Some other dupe will come along and undercut the market, so just take it or leave it. And then consider how all of these financial incentives are set up to pay more money for relatively useless late-stage tertiary care and high-tech diagnostics, get more for doing more physical medicine and the like. The financial incentives in the system are skewed. Pretty dysfunctional, isn't it? Is there any hope whatsoever?

Well, out of chaos comes order. Or so they say. For the first time in my career, I'm seeing several initiatives wherein enlightened folks within respective interest groups are beginning to form alliances to test new ways to partner with each other to get high-quality, high-value care. There is a lot of out-of-the-box thinking happening to develop "pay for quality" and "pay for performance" approaches. Don't get me wrong. There is still plenty of business-as-usual bureaucratic inertia out there. The conventional wisdom of human nature always seems to focus on the bad apples. Insurance companies typically gravitate to setting up systems to whack outliers and overutilizers (because it's easy to measure and make sense, and they are the fly in the ointment) and providers typically gravitate toward litigate and legislate against egregious payer, with neither side really giving a damn about how these approaches cripple the good apples.

In this column, I've talked about programs like Leap Frog and Bridges to Excellence (Google them and learn), and obviously, in a few typed pages, the best I can do is call your attention to some important trends and opportunities. But the bottom line is this: The good 'ol days are gone forever; the golden goose is dead. The new days are here and we don't know if they will turn out good or bad yet, but one thing is certain: Transition is both a wretched pain and an incredible opportunity. Despite the many amazing advances we have made socially, culturally and scientifically in chiropractic, as a profession in general, we suffer from two potentially fatal afflictions:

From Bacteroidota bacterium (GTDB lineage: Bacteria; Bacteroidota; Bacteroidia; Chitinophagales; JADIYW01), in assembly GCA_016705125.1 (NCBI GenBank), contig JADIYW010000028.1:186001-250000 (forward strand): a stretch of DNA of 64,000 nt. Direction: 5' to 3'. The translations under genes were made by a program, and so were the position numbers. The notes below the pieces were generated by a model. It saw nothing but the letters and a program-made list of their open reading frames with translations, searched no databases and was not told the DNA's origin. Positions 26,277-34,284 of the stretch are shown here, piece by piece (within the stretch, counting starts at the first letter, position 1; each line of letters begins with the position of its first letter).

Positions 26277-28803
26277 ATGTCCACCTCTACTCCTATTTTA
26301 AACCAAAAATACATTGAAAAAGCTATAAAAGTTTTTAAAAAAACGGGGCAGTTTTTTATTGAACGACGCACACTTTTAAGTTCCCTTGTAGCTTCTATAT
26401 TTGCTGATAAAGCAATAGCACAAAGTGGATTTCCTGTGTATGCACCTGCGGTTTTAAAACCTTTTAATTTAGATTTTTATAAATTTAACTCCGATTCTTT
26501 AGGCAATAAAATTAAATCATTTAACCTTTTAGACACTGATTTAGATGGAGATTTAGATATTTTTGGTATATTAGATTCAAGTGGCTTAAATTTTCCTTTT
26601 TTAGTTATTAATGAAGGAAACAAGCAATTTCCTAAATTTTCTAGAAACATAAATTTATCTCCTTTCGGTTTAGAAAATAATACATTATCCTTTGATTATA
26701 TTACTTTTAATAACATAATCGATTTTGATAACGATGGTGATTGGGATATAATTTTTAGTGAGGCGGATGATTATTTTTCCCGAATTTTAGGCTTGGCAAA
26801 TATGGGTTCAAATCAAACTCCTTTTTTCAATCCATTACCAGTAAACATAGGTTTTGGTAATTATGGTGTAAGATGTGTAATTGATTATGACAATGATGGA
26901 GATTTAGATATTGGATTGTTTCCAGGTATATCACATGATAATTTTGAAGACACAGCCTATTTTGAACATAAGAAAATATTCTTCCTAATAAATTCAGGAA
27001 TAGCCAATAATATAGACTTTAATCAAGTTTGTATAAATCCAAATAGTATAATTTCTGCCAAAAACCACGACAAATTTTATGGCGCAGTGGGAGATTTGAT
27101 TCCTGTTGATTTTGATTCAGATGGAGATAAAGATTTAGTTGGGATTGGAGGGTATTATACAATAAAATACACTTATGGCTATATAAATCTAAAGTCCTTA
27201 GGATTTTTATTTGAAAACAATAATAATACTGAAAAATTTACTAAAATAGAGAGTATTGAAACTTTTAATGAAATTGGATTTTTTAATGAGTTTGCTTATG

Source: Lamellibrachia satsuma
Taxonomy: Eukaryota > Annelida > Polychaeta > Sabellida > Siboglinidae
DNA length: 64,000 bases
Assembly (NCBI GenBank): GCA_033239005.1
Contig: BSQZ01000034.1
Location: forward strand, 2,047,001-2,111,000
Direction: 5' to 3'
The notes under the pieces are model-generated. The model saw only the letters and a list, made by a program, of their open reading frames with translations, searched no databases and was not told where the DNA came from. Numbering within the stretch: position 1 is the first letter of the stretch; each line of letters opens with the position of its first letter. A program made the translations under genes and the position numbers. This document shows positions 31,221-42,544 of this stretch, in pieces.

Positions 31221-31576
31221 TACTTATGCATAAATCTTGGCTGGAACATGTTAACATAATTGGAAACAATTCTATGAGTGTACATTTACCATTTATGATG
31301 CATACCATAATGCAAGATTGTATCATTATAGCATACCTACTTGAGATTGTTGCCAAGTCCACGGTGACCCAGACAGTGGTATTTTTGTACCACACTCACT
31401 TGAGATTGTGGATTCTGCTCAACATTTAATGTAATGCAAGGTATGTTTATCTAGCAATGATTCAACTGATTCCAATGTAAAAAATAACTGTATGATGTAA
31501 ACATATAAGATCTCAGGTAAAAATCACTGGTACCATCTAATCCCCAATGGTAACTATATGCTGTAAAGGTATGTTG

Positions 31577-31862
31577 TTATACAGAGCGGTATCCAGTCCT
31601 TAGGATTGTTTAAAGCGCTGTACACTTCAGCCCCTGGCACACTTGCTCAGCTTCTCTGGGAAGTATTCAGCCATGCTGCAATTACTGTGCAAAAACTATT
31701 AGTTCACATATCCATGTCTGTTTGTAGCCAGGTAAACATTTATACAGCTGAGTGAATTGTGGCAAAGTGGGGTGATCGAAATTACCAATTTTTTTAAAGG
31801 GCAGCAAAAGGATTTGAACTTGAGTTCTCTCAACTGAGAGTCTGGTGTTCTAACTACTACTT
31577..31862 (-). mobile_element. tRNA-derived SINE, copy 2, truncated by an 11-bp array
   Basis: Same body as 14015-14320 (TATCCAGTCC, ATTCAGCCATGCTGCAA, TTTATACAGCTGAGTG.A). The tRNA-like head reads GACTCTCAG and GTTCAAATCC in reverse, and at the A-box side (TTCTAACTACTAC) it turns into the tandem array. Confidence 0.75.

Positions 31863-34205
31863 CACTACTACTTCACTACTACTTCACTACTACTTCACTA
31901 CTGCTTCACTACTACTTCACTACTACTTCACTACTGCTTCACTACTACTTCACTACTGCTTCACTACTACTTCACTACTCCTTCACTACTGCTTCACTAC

1. We gravitate mightily toward isolation over collaboration (with each other as well as outsiders).
  2. We are culturally and publicly more about ourselves than about the public we serve.

The paradigm shift in American health care that really began out of the excesses of the '70s and '80s was taking control of health care decision-making away from the domain of the doctor/patient arena and moving it into the policy-maker/community arena. The rules of engagement have changed. The vested interests have changed. And the strategies for engagement and influence have changed.

What do we need? In practices, we need low-overhead, high-efficiency, high-yield patient management strategies. If the patient wallows, if care drags on, if expensive tests or a-la-carte modalities are needed, we need to be darn sure that all parties - patient, purchaser, payer - have abundant evidence (beyond someone's personal preference, opinion or economic need) that it is valuable to society when compared to other uses of that money elsewhere in health care.

In our institutions, we need strategies that prepare us for the culture change of community interest rather than professional interest. We need dual degrees; we need residencies and fellowships in ethical, successful practice settings; we need care tracks that prepare for more than running a "stop-n-pop spine shop"; we need constructive engagement with payers, purchasers, other providers, and we need a profession-wide attitude of problem solving for the greater community good. None of these things happens overnight, or by raising $10,000 to hire a marketing consultant. They require incremental re-engineering and retooling of the status quo. That means change, transition and discomfort. But it also means not going the way of the buggy-whip manufacturers at the turn of the previous century...


Click here for previous articles by Robert Mootz, DC.